In Germany, today has been a normal gray November Thursday. In the USA, Americans are waking up to a national Thanksgiving Day holiday. In both places, however, there is a great deal of frustration that this holiday season is being hijacked by a virus and/or government restrictions limiting the size and location of public and even family gatherings.
It seems this is not a year where you will catch up face-to-face with all the family members you haven’t seen since last Thanksgiving or Christmas. It seems this is not a year you will be taking the kids in person to watch the Macy’s Thanksgiving Day Parade, or taste a piece of Aunt Shelby’s pumpkin pie. It seems this may not be a year where you will hang out for hours with friends drinking Glühwein and eating Bratwurst at your favorite Christmas market. It seems unlikely this will be a year that you’ll get to join the party typically gathered at the Brandenburg Gate (or any other street corner for that matter) to shoot fireworks and ring in the new year.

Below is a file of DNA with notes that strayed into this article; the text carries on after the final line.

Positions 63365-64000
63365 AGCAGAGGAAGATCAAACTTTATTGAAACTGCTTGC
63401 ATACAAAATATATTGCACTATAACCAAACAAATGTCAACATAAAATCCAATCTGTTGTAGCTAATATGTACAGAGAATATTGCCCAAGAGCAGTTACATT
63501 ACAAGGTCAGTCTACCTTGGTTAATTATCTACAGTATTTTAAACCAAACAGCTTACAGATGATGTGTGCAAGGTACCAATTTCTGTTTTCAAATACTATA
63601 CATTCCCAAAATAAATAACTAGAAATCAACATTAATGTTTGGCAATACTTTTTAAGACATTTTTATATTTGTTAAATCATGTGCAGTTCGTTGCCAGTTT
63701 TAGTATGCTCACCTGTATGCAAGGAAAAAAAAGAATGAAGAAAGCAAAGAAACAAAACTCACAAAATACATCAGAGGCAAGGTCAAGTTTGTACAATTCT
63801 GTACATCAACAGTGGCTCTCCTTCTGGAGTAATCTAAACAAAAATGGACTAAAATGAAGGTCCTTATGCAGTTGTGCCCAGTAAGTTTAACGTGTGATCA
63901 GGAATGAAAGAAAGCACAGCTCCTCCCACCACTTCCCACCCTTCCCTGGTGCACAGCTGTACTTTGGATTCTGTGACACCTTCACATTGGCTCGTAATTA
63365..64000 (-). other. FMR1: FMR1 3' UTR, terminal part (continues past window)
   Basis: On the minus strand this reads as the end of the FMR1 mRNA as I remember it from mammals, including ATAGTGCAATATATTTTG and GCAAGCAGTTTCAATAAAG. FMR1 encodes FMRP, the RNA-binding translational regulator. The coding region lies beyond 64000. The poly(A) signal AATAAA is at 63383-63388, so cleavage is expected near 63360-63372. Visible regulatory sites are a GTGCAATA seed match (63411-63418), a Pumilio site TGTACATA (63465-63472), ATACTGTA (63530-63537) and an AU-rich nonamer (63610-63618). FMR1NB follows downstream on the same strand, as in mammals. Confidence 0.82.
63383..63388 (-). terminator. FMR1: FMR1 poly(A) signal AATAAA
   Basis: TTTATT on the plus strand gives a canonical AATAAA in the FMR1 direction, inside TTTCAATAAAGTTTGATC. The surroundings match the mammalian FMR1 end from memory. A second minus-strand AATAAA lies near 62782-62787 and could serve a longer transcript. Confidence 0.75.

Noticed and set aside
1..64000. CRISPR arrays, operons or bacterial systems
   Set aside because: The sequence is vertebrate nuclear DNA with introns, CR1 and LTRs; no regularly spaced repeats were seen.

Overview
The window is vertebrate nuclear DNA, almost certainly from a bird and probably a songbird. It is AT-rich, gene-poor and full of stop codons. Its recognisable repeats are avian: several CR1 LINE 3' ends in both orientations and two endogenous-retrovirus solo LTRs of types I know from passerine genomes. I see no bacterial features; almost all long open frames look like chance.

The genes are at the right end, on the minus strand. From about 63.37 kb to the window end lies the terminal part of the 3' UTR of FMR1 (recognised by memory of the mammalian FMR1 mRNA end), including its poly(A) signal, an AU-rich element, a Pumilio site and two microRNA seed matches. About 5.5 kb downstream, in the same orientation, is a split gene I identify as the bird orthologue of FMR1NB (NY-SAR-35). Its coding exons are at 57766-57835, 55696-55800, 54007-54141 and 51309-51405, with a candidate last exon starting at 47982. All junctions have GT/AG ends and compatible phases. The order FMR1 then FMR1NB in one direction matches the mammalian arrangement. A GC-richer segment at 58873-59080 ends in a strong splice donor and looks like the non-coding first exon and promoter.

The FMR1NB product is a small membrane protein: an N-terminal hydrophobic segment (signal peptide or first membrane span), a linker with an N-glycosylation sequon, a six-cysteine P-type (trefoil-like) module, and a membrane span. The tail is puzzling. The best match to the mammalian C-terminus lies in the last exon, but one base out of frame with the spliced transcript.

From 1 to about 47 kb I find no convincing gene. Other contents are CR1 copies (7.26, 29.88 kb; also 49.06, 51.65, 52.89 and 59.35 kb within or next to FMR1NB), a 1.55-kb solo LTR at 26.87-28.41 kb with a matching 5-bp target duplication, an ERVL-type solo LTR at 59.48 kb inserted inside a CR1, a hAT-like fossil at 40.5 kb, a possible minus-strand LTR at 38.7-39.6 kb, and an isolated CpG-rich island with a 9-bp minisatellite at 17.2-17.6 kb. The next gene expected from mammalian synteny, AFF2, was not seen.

I realize there is a lot more to the sense of loss and heaviness in the world than these relatively trivial issues. There are many facing genuine health and economic crises. But have you noticed how almost every conversation these days includes a great deal of complaining about how much has been taken away from us? About how ridiculous this or that restriction is? About how stupid the government is in handling the pandemic? About how stupid the protesters are who demonstrate and complain about how stupid the government is? About having to wear masks, or maybe about those who don’t wear masks, or who don’t wear them properly?
I am as guilty as everyone else in this regard, but I want to urge us all to begin taking a different approach–one actually exhorted by the apostle Paul in his first epistle to the Thessalonians (1 Thessalonians 5:16-18): “Rejoice always, pray continually, give thanks in all circumstances; for this is God’s will for you in Christ Jesus.” Notice, the apostle does not say, “Complain in all circumstances.”
Take a moment today, and, perhaps, a moment EVERY day between now and the end of the year and speak out loud at least one thing for which you are thankful during these Corona circumstances. It would be more beneficial if someone else heard you! In fact, start your next conversation with thanksgiving instead of complaining!
All of us are recipients of countless gifts of God even in 2020. Let’s stop and acknowledge them.